in support of morsi's plans. >>> as the truce holds between hamas and israel for if fourth day, president mahmoud abbas is confident. palestinian factions are supporting the effort but the others are opposing it. >>> finally lotto fever. lottery officials say there were no winners in last night's power lottery pushing this week's jackpot to under $425 million. that's the largest jackpot ever for the game. those are your top stories. now back to "fareed zakaria gps." >>> we live in a borderless world, right, where globalization, inper dependence, and economics are reshaping the way companies and countries cooperate. not quite, says robert kaplan. he's written a book called "the revenge of geography: what the map tells us about coming conflicts and the battle of flight." >> he joins me now. you have this terrific book out. explain what the premise is. mine i tried to very briefly do it. >> yeah, the premise is that in all the journals of opinion, all the op-ed pages, it's all about what we can do. we can intervene here. we can change interest rates there. there's lieu ma ee's human agen. th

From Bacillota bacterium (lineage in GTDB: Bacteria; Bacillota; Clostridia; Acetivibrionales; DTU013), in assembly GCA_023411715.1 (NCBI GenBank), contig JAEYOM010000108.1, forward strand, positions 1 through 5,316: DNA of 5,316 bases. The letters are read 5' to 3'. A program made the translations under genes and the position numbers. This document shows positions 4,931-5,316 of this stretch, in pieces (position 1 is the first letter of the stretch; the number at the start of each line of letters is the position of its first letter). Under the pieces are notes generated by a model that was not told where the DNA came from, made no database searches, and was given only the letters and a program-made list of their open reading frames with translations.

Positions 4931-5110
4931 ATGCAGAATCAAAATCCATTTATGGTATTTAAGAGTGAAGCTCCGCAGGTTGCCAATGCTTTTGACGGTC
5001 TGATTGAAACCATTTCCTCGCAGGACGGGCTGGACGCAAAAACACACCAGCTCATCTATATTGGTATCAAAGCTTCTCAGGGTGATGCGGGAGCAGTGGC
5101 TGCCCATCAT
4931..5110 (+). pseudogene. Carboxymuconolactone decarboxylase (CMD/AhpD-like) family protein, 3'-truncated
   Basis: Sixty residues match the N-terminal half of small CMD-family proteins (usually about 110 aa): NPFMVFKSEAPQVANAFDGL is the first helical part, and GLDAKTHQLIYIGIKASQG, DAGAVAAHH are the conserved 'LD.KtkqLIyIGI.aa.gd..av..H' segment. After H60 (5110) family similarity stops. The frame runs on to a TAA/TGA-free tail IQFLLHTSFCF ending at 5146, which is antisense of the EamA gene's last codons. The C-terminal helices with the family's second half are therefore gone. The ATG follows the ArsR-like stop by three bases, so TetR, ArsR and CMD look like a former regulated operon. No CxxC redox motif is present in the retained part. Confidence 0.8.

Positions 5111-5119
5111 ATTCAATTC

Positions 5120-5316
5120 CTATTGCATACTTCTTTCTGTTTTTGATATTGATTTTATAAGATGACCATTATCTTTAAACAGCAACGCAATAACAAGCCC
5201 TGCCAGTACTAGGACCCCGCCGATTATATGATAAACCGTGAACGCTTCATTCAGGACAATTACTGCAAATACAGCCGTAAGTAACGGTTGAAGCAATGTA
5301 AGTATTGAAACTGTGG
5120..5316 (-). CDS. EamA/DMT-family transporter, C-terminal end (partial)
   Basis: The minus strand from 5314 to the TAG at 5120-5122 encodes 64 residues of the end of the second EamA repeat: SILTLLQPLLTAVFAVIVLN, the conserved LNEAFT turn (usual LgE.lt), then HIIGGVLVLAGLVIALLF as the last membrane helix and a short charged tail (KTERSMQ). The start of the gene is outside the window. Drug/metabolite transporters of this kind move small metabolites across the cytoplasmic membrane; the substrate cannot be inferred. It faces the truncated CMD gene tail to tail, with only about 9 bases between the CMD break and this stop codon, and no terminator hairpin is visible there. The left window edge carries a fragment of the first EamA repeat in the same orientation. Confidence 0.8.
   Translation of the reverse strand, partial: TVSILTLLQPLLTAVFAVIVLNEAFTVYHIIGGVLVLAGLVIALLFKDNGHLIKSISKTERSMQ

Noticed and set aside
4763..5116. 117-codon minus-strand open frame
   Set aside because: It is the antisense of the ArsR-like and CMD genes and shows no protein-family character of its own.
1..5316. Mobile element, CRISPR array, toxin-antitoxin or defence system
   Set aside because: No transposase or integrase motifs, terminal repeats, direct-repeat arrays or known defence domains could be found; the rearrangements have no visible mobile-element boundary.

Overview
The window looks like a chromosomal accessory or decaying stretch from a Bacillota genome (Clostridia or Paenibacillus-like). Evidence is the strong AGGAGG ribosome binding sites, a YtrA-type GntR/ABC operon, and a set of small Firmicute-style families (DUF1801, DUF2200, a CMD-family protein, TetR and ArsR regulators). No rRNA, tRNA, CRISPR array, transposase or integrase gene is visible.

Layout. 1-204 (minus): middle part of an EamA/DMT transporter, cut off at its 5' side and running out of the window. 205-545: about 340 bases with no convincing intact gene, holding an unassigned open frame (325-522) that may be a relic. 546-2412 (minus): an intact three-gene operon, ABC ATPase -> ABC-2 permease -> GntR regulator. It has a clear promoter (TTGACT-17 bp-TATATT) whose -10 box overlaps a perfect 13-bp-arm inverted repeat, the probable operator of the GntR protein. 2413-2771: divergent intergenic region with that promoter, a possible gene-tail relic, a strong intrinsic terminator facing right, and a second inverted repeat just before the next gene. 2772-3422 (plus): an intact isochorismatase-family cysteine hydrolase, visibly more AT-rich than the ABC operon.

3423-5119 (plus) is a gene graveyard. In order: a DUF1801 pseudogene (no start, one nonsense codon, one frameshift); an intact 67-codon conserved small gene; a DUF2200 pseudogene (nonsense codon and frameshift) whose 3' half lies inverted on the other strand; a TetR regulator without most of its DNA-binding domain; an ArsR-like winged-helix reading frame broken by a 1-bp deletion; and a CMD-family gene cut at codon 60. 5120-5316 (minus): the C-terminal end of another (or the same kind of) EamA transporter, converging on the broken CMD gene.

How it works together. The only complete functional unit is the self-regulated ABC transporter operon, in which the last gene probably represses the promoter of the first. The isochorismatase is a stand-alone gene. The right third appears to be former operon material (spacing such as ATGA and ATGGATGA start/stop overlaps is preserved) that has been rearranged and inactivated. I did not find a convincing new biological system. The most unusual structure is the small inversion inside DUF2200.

the israel palestinian conflict, there was an attack, several hundred million what is called the denial of service attack. i think that is an example of something that reflects how prolific these are. host: let's look at a story from -- guest: that is significant and enter a couple of ways. the sheer magnitude of it is something that redefines paradigm when it comes to conflict and how we fight each other. in 2007 in estonia during a two week. , i do not know if you'll remember a massive cyber attack that resulted in not just infrastructure being taken down such as military or something uniquely defense, but even more severely, atms, gas pumping equipment, things that really impacted everyday people. i think when you saw that, even though it was five years ago and you see it now on a greater magnitude, it really illustrates the increasing importance that is needed on this issue. host: president obama took to the pages of "the wall street journal" on the threat he sees from cyber attacks. here is a story from a few days ago. what is the government impose a concerned about cyber? guest: t